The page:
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Cucumber 'Lemon Cucumber'

Marketed as Crystal Lemon or Crystal Apple
Heritage (1894)

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Cucumber 'Lemon Cucumber'

Marketed as Crystal Lemon or Crystal Apple
Heritage (1894)

Availability: Out of stock

Packet Size:2 grams
Average Seed Count:25 Seeds


Lemon Cucumbers are a very old variety cultivated since in 1894. They were first introduced from New Zealand and appeared in Ferry Morse's 1934 seed catalogue. Marketed as Crystal Lemon or Crystal Apple, each fruit is the size of a small apple, hence it was known as 'Apple Cucumber', but as its fruit is a pale yellow in colour when ready to eat it is often called 'Crystal Lemon'.
These names refers simply to their appearance, not their flavour or aroma. These cucumbers do not smell or taste at all like apples or lemons. They are very similar to a typical cucumber, with tender pale greenish skin and sweet flesh, they have the best flavour while young at about 5cm (2in). The skins toughen with age so pick them when they are small.

Lemon cucumbers are grown just like regular cucumbers. They are a vigorous climbing variety that can be grown indoors in a greenhouse or polytunnel or outdoors in humus rich, moist soil and sunshine. They can also be grown in containers and given trellises to scramble over. Sown from late April to June for harvesting in July to October, they can be sown indoors from late April and transplanted in May after the threat of the last frosts, or sown in May and June directly outdoors.

A favourite with children, Lemon cucumber is perfect for popping into lunchboxes for a healthy snack. By late summer this vigorous climber is smothered in small, round fruits like yellow tennis balls for months. It's an easy-going plant, as happy outside as under cover, and as well as being very pretty.

Sowing: Sow indoors January to April or outdoors from mid May
From January to April, they can be started off in 7.5cm (3in) pots, and grown indoors, Place two or three seeds, on their sides, about 25mm (1in) deep per pot, which is filled with moist compost. Sometimes cucumbers transplant badly, handle with care and disturb the roots as little as possible.
Cucumbers can be sown in situ from late May when all risk of frost has passed and the soil temperature is at least 16°C (61°F). Prepare holes 30cm (12in) wide and mix in plenty of well rotted compost or manure. Mound the planting hole up slightly as this will help with the plants' drainage. Sow two seeds per mound placing them on their sides, about 2.5cm (1in) deep.
Cucumbers are warm season crops, with no tolerance to frost. They must have temperatures of between 18°C to 27°C (64 to 81°F). In cold areas protect the young plant with mulches or cloches. A thick mulch will also help retain water.
After they have germinated thin out the seedlings to remove the weakest. Seeds germinate best if kept at 20°C (68°F). Ideal night temperature should be no lower than 16°C (60°F). This temperature should be maintained for four to six weeks after the seedlings have been planted out, so harden off and plant out when all frost has passed.

Nip out the growing point when the plants have about five leaves to encourage a stronger growth. Train up the supports tying in as required. When the plant has reached the top of the support, nip out the tip, two leaves beyond the last flower. Side shoots will then develop, producing more flower and fruit.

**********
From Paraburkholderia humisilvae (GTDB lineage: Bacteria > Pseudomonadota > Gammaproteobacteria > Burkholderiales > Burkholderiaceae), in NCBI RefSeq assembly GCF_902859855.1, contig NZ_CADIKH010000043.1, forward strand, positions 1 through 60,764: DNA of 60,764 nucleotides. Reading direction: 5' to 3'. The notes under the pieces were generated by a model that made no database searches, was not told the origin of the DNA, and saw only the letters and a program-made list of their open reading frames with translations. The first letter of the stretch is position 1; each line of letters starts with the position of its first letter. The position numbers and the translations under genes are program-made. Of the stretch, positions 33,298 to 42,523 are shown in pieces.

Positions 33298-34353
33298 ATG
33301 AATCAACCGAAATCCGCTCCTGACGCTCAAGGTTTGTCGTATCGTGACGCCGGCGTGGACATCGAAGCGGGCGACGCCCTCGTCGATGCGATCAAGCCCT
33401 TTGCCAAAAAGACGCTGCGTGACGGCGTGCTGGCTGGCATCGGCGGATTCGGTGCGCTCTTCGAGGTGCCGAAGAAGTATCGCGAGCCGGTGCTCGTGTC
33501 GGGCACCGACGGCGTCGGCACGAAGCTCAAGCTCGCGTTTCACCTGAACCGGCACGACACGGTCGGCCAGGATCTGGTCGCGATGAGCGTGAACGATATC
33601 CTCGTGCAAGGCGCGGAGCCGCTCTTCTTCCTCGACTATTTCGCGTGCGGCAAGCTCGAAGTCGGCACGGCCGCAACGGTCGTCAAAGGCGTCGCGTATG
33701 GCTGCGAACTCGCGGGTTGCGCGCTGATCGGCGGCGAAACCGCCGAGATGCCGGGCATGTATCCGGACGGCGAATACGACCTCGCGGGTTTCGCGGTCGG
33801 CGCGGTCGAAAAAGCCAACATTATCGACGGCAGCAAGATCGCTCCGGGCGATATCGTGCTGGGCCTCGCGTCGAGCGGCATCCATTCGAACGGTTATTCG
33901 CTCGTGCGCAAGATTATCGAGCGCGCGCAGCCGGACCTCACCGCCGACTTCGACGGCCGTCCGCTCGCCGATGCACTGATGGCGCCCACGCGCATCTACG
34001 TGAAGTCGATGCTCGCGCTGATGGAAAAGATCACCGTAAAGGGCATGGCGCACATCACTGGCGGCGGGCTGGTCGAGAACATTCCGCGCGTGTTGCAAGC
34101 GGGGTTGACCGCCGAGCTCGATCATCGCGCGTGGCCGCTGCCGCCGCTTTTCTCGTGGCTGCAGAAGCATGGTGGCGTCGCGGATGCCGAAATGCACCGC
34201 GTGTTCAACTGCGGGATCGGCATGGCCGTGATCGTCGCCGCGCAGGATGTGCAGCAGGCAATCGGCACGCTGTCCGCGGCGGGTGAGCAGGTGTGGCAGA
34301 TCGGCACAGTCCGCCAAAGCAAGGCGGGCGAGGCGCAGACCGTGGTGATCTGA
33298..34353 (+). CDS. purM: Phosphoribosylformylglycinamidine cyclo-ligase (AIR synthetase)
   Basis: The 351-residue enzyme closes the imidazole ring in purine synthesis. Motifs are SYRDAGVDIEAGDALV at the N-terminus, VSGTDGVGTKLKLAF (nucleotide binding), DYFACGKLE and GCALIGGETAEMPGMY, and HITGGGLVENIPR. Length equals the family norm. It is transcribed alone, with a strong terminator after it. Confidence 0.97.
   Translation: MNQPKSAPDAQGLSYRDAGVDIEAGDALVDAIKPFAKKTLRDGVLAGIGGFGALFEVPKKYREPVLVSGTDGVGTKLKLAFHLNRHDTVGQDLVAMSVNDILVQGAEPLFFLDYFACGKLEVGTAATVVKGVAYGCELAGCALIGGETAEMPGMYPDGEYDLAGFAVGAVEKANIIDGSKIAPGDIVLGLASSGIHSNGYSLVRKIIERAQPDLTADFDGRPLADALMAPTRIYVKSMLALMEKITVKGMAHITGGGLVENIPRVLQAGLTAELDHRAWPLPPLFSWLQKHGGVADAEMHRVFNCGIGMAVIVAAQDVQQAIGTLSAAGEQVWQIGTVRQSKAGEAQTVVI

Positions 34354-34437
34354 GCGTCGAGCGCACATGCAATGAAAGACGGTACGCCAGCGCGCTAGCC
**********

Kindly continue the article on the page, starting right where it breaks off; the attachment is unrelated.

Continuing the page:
If allowed to trail on the ground nip out the main shoot when it has produced about 1.5m (54in) of growth and remove side shoots after one leaf.
The best forms are the all female ones. All female types may produce male flowers if they are grown under stressful conditions. These flowers should be removed. If grown in a greenhouse, keep it damped down to reduce any pests. Water regularly and feed with a high potash liquid feed every two weeks.
Keep an eye out for slugs and snails especially when the plants are young. If they become a problem, use a recommended proprietary brand of slug and snail bait. Try to avoid watering from above as this may lead to a fungal problem especially in warm weather. Pick off any badly affected leaves and spray with are commended proprietary brand of fungicide.

Flower and therefore fruit development is sometimes a little erratic at the start of the season. Generally the first flush of flowers will be mainly female. Female flowers have a small swelling (embryonic fruit) behind the petals. Most pollination is done by insects, but if fruit is failing to set, them the female flowers can pollinated by hand.
To pollinate by hand, take a male flower and remove all its petals, press it against the centre of the female flower. Pollen can also be transferred using a fine paint brush, taking pollen from the male stamen and brushing it lightly over the female stigma.

Cut cucumbers regularly from about twelve weeks after planting. The sides of the fruit should be parallel and about 12 to 15cm (6 to 8in) long. Cut them with a short stem and check the plant regularly for fruit. Regular cutting will produce more fruit.
Cucumbers generally don't store for very long unless pickled, so cut and use the fruit while fresh. The fruits are eaten raw, pickled or cooked.

Additional Information

Additional Information

Packet Size 2 grams
Average Seed Count 25 Seeds
Common Name Marketed as Crystal Lemon or Crystal Apple
Heritage (1894)
Family Cucurbitaceae
Genus Cucumis
Species sativus
Cultivar Lemon
Hardiness Half Hardy Annual
Spacing 45cm (18in)
Position Full sun
Soil Well-drained/light, Clay/heavy,
Time to Sow April to June
Time to Harvest 58 Days (June to October)

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